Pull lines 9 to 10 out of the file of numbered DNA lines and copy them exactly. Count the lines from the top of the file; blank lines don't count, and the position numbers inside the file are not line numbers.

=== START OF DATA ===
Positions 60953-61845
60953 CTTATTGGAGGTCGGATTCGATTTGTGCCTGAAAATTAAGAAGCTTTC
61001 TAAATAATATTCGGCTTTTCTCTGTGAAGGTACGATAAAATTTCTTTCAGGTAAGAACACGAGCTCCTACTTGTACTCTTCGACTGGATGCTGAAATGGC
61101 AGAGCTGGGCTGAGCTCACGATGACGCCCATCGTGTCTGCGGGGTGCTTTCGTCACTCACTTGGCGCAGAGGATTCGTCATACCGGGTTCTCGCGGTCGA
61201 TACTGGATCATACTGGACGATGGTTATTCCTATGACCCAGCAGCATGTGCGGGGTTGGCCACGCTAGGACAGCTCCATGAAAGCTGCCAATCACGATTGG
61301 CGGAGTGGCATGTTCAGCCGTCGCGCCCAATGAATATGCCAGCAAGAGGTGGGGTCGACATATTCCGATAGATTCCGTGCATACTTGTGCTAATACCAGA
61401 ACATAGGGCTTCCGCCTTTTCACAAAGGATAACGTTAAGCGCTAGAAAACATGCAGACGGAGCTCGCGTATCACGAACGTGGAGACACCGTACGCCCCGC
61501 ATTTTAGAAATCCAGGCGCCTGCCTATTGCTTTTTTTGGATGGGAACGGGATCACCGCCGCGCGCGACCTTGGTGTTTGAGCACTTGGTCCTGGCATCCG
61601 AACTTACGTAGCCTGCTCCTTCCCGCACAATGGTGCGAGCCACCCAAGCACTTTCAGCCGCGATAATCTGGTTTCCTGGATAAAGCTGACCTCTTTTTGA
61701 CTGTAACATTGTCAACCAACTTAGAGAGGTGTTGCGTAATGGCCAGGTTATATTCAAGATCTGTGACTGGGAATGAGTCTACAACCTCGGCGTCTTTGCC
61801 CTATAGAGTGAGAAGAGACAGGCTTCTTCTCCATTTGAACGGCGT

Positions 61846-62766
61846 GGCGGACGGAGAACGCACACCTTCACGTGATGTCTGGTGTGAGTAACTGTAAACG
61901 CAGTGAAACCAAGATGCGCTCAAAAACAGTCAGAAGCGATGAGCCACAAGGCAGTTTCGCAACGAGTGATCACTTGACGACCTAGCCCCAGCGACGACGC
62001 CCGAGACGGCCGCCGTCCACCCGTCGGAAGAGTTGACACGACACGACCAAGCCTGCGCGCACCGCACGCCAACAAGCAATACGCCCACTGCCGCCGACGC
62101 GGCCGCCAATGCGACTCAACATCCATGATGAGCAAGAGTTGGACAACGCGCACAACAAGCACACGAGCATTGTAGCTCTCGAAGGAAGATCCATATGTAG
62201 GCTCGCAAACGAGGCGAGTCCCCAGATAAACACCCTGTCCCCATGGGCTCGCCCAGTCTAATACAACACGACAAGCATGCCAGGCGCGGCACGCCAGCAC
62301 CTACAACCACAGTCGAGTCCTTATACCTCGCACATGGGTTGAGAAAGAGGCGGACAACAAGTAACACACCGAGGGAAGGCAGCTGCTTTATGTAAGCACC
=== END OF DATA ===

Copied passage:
61601 AACTTACGTAGCCTGCTCCTTCCCGCACAATGGTGCGAGCCACCCAAGCACTTTCAGCCGCGATAATCTGGTTTCCTGGATAAAGCTGACCTCTTTTTGA
61701 CTGTAACATTGTCAACCAACTTAGAGAGGTGTTGCGTAATGGCCAGGTTATATTCAAGATCTGTGACTGGGAATGAGTCTACAACCTCGGCGTCTTTGCC